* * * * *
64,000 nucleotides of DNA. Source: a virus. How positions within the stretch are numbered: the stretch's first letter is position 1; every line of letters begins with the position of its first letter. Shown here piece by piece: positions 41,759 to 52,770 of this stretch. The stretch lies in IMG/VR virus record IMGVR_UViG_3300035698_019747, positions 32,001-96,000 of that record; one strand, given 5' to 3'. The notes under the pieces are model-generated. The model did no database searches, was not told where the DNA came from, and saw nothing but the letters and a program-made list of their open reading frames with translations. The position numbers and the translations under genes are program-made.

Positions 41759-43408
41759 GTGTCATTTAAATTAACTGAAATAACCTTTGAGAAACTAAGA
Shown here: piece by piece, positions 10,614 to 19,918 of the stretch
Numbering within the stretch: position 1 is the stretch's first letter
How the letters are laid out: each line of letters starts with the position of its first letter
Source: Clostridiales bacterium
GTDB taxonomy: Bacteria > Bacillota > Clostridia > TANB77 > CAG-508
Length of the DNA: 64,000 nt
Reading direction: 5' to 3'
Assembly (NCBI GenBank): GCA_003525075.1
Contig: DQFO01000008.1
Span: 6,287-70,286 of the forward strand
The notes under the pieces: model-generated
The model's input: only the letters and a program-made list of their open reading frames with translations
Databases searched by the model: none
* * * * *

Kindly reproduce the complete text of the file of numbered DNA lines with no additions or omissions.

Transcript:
64,000 nucleotides of DNA. Source: a virus. How positions within the stretch are numbered: the stretch's first letter is position 1; every line of letters begins with the position of its first letter. Shown here piece by piece: positions 41,759 to 52,770 of this stretch. The stretch lies in IMG/VR virus record IMGVR_UViG_3300035698_019747, positions 32,001-96,000 of that record; one strand, given 5' to 3'. The notes under the pieces are model-generated. The model did no database searches, was not told where the DNA came from, and saw nothing but the letters and a program-made list of their open reading frames with translations. The position numbers and the translations under genes are program-made.

Positions 41759-43408
41759 GTGTCATTTAAATTAACTGAAATAACCTTTGAGAAACTAAGA
Shown here: piece by piece, positions 10,614 to 19,918 of the stretch
Numbering within the stretch: position 1 is the stretch's first letter
How the letters are laid out: each line of letters starts with the position of its first letter
Source: Clostridiales bacterium
GTDB taxonomy: Bacteria > Bacillota > Clostridia > TANB77 > CAG-508
Length of the DNA: 64,000 nt
Reading direction: 5' to 3'
Assembly (NCBI GenBank): GCA_003525075.1
Contig: DQFO01000008.1
Span: 6,287-70,286 of the forward strand
The notes under the pieces: model-generated
The model's input: only the letters and a program-made list of their open reading frames with translations
Databases searched by the model: none